The ubiquity of smartphones can be a double-edged sword in a school environment, but it worked to our advantage in this case. I held up my end of the bargain by not promoting the appearance ahead of time, but I quickly went online to mark the cellphone videos as favorites so that they would appear on the school's YouTube channel. This experience reinforced two crucial points: Authenticity can outweigh production value. And our constituents, who constantly use their mobile devices to document and share events, can be an institution's best ambassadors.

Don't be afraid to upgrade

By 2013, it was time to invest in new equipment. I was ready to graduate to cameras with more capabilities and a professional-grade video editing program. I did some research and purchased a Canon Vixia camcorder and a Canon EOS Rebel DSLR digital camera to shoot at a higher resolution with a shallower depth of field. I also added a fluid head tripod, lavalier and shotgun microphones, and Final Cut Pro X software to my toolbox. These items give my shots better stability and motion, improved sound quality, and dynamic editing capability. My equipment buying advice? Don't be afraid to upgrade; but you're not Steven Spielberg, so there's no need to go too high-end either.

I also knew that I needed more training. I've gleaned great tips and tricks from Wistia's Learning Center and Lynda.com, a paid-subscription service that helps users learn video production techniques and other skills through video tutorials. I've also developed a network of video professionals I can tap for advice, such as Justin Hearn from Lynn University in Florida, Mitchell Powers from the University of Virginia, and Miami-based multimedia photographer Tom Salyer.

My efforts have led to higher-quality videos with more entertainment value; sharper resolution; and better branding, such as the inclusion of the Saint Andrew's logo and tag line at the beginning and end of each project. A November 2013 video demonstrating how one of our fifth-grade teachers uses Skype in the classroom was showcased on the education section of the company's website and shared on its social media channels. In January 2014, my multimedia slideshow about a student's love for math was highlighted by national math honor society Mu Alpha Theta. The end result feels like a video because I combined high-resolution photography with the subject's voice and classroom sound effects in ways that make viewers feel like they're present. This kind of mixture brings life to the storytelling process when you're not using traditional video footage.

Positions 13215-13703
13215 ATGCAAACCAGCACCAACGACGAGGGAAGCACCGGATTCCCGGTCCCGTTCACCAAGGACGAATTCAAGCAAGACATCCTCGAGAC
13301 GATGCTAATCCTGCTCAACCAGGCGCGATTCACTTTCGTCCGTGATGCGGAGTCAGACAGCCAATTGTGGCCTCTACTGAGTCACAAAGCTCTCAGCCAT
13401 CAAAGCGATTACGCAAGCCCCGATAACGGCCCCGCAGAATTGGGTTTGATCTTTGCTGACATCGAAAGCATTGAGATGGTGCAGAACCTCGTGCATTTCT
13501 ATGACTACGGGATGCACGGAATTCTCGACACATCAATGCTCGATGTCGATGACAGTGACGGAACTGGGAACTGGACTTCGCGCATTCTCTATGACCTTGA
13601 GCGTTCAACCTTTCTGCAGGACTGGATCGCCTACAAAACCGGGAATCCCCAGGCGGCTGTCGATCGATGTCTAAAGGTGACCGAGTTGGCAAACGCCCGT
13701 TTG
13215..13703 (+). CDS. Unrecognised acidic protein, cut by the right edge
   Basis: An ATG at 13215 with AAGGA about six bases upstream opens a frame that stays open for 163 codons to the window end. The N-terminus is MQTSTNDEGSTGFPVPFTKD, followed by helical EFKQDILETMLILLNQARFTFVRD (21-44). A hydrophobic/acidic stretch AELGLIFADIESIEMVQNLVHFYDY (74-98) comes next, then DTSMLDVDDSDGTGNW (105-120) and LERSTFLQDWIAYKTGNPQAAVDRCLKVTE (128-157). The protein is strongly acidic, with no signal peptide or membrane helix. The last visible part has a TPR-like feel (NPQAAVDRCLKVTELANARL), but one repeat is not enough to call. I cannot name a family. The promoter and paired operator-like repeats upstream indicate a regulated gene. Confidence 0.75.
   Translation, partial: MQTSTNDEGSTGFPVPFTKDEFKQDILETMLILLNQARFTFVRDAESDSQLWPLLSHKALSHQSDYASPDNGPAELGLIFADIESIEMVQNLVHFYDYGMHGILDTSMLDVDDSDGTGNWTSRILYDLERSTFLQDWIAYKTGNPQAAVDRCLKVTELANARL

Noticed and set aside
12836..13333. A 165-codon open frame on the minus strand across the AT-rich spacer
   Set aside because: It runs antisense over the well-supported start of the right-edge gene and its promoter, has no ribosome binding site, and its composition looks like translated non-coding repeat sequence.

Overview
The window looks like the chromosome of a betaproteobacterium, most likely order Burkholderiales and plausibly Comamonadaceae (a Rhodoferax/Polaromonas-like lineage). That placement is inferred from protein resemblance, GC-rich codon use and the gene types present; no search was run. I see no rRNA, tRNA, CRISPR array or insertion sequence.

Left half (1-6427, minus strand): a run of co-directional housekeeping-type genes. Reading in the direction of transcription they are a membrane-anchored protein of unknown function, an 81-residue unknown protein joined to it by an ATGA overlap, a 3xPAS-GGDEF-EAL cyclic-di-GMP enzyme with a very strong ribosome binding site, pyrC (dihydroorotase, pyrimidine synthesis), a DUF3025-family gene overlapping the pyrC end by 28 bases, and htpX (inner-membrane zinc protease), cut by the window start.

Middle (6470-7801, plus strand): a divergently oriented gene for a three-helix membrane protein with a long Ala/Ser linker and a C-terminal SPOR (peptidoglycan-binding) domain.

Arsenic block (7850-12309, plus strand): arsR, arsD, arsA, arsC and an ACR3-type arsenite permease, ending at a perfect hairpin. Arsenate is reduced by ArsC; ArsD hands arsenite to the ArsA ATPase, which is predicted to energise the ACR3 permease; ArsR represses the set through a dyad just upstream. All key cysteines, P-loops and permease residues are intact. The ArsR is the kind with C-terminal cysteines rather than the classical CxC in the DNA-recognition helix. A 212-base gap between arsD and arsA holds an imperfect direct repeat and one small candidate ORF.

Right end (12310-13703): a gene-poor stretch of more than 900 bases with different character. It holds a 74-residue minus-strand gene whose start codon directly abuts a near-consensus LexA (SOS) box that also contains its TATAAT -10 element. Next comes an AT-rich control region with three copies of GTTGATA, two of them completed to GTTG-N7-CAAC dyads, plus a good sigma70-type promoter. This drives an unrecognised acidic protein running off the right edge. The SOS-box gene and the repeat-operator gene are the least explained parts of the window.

The learning continues

My school's demand for multimedia seems to grow exponentially. I've tried to learn lessons from each misstep and success, which have helped build confidence in my ability to produce quality multimedia projects in-house. But I'm also wise enough to know when it's time to hand a larger job over to a professional videographer.

I take risks, when appropriate. I've learned not to get sucked in to spending too much time on projects and how to live with an imperfect final product. And I know that I still have much to learn about producing multimedia. Mastering the art of lighting, thanks to some help from Lynda.com, is the next item on my to-do list. Wish me luck. But if I can do it, so can you.

About the Author Carlos Barroso Carlos Barroso

Carlos Barroso is the director of marketing and communications at Saint Andrew's School in Florida.